Dakar - Liberia must tackle a widespread culture of impunity for perpetrators of ritual killings and trials of ordeal and put its human rights obligations before such traditional practices, the United Nations rights chief said on Friday.
Authorities are reluctant to investigate or prosecute such cases, fearful of a backlash from practitioners and politicians, while some state officials are even part of the secret societies that perform the practices, said a U.N. report.
Women, children, the elderly and the disabled are the main victims of harmful cultural practices, including female genital mutilation (FGM) and initiation into secret societies, it said.
"Criminal offences perpetrated through harmful traditional practices often go unpunished due to their perceived cultural dimensions," said the joint report from the U.N. Mission in Liberia and Office of the High Commissioner for Human Rights.
"This has generated a widespread culture of impunity among traditional actors," it said.
Liberia's President Ellen Johnson Sirleaf last month vowed to crack down on those responsible for a rise in ritual killings in the West African nation.
Nine cases of suspected ritualistic killing have been reported to the United Nations since 2012, but local media say there have been at least 10 related murders since this summer.
They occur in some African nations due to a belief that body parts can work magic to obtain success or political power.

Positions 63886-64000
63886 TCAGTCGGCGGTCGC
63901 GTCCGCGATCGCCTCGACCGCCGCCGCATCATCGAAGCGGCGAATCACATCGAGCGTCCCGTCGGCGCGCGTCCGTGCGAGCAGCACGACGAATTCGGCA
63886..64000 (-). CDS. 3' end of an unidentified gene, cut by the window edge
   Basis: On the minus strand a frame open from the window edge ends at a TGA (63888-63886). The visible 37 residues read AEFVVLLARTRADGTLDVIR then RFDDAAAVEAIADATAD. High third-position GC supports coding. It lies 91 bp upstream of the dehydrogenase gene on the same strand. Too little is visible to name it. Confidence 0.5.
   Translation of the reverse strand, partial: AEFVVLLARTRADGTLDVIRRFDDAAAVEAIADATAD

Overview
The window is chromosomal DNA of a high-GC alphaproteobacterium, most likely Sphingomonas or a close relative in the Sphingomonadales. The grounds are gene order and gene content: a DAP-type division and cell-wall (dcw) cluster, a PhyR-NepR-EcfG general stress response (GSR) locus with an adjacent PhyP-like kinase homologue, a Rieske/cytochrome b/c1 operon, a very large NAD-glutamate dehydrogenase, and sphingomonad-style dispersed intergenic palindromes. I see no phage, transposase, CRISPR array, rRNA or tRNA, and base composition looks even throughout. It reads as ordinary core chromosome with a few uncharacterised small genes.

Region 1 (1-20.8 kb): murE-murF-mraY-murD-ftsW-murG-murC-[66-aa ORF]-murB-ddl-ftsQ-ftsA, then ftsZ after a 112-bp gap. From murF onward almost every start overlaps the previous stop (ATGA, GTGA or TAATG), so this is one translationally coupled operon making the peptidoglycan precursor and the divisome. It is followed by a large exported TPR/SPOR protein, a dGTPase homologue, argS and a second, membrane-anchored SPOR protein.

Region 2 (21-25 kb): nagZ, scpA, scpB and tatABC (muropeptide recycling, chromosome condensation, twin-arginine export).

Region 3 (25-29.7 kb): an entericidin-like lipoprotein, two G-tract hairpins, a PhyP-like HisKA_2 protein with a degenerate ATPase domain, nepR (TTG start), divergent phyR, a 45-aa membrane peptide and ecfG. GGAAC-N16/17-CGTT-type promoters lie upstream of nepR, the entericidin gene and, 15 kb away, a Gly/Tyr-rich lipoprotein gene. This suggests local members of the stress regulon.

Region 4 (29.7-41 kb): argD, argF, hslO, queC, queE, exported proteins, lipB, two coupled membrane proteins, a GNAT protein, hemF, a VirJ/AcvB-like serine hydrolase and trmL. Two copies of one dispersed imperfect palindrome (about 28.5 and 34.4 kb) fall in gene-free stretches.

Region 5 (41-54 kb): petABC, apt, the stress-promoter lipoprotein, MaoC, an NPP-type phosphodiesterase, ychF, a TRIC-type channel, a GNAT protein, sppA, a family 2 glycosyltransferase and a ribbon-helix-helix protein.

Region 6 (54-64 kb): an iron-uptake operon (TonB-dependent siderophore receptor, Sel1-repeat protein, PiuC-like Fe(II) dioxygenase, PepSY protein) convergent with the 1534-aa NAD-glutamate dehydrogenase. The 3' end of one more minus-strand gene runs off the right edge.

It is not yet clear why ritual killings are rising, but the report warned of an increase ahead of national elections in 2017, and some residents have speculated that presidential hopefuls are using black magic to boost their chances.
The report also documented the prevalence of FGM, widely performed by the women's secret society Sande, and abductions, torture and gang-rapes carried out by the male society Poro.
Many women and children in Liberia are accused of witchcraft, and face "exorcism" rituals, trials by ordeal, expulsion or even death, according to the report.
The trials involve the accused being subjected to pain, such as poison or burning, to determine their innocence or guilt.
"Liberia's human rights obligations must take precedence over any local practices considered to be 'cultural' or 'traditional' where such practices are incompatible with human rights," said U.N. rights chief Zeid Ra'ad Al Hussein. (Reporting By Kieran Guilbert, Editing by Ros Russell; Please credit the Thomson Reuters Foundation, the charitable arm of Thomson Reuters, that covers humanitarian news, women's rights, trafficking, corruption and climate change. Visit www.trust.org)